Brightening futures for young adults

Life after graduation can be daunting when blind, but it doesn’t have to be

A group of well dressed young adults, some holding diplomas, hold their hands up in celebration.

The first-ever class of College Success celebrates after graduation.

September 20, 2019

This story appeared in the Fall 2019 issue of In Focus.

An estimated six of every 10 enrolled college students with visual impairment never obtain a college degree. Studies show only one-third of working-age adults who are blind or visually impaired are employed. Clearly more needs to be done to ensure Perkins’ students—and their peers from other learning environments—go on to lead productive and fulfilling lives. 

As educators, we know the roots of the problem are significant and widespread, and require ongoing thought leadership from Perkins and other organizations to resolve. While we work towards that larger goal, Perkins is helping students reach their personal goals, be those college or career.

Smart, ambitious students who are blind or visually impaired are going to college without having been taught the technological literacy, resilience, self-advocacy, academic skills and self-awareness they need to successfully navigate the demands of college life.

Young adults who are blind or visually impaired may go into job interviews without knowing what to wear, or even the essential skills required for a job, such as how to how to take notes on a phone call, what is meant by a qualified sales lead, or how to defuse a tense situation with a customer. If they do get hired, they’re often unable to self-advocate for the accommodations they need to be successful.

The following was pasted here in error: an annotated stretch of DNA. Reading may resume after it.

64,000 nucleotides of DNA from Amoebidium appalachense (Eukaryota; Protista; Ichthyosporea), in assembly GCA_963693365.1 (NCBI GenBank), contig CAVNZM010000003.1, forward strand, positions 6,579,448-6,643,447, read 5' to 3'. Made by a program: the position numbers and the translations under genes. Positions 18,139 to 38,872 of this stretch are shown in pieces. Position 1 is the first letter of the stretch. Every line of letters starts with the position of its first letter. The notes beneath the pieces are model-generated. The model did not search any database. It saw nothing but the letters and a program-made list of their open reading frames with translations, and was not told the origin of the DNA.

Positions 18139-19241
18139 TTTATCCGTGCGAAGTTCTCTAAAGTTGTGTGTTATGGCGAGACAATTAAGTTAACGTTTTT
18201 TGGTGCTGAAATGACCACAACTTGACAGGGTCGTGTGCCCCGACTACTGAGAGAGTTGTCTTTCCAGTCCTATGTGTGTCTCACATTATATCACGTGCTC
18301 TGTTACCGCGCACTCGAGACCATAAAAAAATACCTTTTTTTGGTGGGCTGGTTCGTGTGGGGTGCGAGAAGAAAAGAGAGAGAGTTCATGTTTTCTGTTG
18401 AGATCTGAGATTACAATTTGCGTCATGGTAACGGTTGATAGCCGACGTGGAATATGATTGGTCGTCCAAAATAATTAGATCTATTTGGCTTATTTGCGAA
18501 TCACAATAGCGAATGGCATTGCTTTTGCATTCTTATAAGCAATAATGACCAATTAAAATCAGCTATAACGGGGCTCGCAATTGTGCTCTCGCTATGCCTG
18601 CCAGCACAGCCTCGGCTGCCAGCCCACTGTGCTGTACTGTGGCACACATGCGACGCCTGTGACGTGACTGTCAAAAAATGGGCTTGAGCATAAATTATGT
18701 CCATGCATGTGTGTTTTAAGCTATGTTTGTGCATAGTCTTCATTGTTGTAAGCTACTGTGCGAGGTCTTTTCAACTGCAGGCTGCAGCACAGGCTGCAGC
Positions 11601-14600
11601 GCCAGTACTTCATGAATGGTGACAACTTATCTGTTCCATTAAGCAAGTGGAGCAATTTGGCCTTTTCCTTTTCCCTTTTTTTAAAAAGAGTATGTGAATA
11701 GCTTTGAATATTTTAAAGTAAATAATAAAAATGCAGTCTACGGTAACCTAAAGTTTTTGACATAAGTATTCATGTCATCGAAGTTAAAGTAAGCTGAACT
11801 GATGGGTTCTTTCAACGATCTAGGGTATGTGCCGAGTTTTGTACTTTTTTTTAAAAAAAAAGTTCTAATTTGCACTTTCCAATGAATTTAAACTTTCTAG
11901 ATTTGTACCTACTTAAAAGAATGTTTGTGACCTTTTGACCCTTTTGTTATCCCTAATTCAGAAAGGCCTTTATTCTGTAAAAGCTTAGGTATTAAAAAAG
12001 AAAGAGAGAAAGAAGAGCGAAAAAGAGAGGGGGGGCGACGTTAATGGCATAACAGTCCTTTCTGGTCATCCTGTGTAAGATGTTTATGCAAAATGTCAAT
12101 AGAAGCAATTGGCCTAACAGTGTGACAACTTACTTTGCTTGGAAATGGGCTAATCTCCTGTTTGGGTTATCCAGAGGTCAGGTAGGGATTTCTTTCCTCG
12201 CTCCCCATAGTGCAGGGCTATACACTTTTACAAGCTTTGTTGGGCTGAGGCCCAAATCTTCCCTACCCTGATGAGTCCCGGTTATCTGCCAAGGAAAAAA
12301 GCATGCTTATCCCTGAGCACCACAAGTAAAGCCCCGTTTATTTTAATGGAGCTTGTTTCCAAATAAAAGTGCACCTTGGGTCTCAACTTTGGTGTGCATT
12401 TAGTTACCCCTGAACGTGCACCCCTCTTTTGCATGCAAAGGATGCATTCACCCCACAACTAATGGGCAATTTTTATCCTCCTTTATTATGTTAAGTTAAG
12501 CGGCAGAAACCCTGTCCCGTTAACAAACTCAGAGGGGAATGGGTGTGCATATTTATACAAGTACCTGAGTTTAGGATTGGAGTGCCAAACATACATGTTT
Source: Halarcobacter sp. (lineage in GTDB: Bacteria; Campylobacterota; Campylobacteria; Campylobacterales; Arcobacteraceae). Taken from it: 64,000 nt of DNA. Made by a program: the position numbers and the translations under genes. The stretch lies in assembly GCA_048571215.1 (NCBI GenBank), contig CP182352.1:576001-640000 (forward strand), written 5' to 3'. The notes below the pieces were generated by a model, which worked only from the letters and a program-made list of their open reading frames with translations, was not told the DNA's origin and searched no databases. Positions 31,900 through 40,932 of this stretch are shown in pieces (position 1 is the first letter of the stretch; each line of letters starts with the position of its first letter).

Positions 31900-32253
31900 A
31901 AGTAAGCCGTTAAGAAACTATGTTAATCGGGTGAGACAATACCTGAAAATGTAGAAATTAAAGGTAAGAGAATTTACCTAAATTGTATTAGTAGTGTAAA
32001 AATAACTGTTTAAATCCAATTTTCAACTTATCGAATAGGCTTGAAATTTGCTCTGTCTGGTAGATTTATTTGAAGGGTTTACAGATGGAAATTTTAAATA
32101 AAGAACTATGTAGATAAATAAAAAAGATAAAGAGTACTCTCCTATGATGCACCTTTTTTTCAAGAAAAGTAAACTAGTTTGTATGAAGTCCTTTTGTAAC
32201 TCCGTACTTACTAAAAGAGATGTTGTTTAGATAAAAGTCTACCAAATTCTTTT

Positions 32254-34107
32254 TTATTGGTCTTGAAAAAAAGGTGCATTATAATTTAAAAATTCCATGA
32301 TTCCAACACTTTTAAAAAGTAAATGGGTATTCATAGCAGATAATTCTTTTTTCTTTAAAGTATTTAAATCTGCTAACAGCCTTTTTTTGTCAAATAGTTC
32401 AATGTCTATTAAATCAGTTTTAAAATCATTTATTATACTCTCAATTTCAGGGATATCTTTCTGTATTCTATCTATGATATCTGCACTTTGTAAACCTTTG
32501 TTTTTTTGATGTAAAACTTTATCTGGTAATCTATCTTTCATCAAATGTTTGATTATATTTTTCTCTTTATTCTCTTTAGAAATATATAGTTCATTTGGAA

Our College Success and Career Launch programs work to address these challenges. They support young adults transitioning to the next phase of their lives through targeted instruction, peer interaction, exposure to college and work environments, and the chance to develop additional skills and self-awareness.

College Success is a nine-month residential program where young adults who are blind or visually impaired learn skills necessary for independence in college and beyond, including technology skills, orientation and mobility, independent living, as well as essential academic skills such as time management, critical reading and note taking, while living with peers working on the same skills. Students take college classes and job shadow as they employ these skills. 

Career Launch trains high school or college graduates who are vision-impaired or blind in the skills necessary to land their first career-oriented job. The program focuses on customer engagement roles, which are in demand across all sectors of the economy in both rural and urban locales. Participants learn business skills such as problem-solving, end-to-end ownership of tasks and making personal connections with customers, as well as essential technical skills: Microsoft Office, customer relationship management software and assistive technology. The two-month training program is followed by a two month internship, and 12 months of career services support.

Throughout its history, Perkins has prided itself on anticipating the needs of the students we serve. Our ultimate objective is to enable our graduates and other young adults who are blind or visually impaired to live fulfilled lives on whatever path they choose.

Leslie Thatcher is the director of College Success@Perkins. Nicole Gardner is the director of Career Launch@Perkins.

Read more about: Perkins News, Transition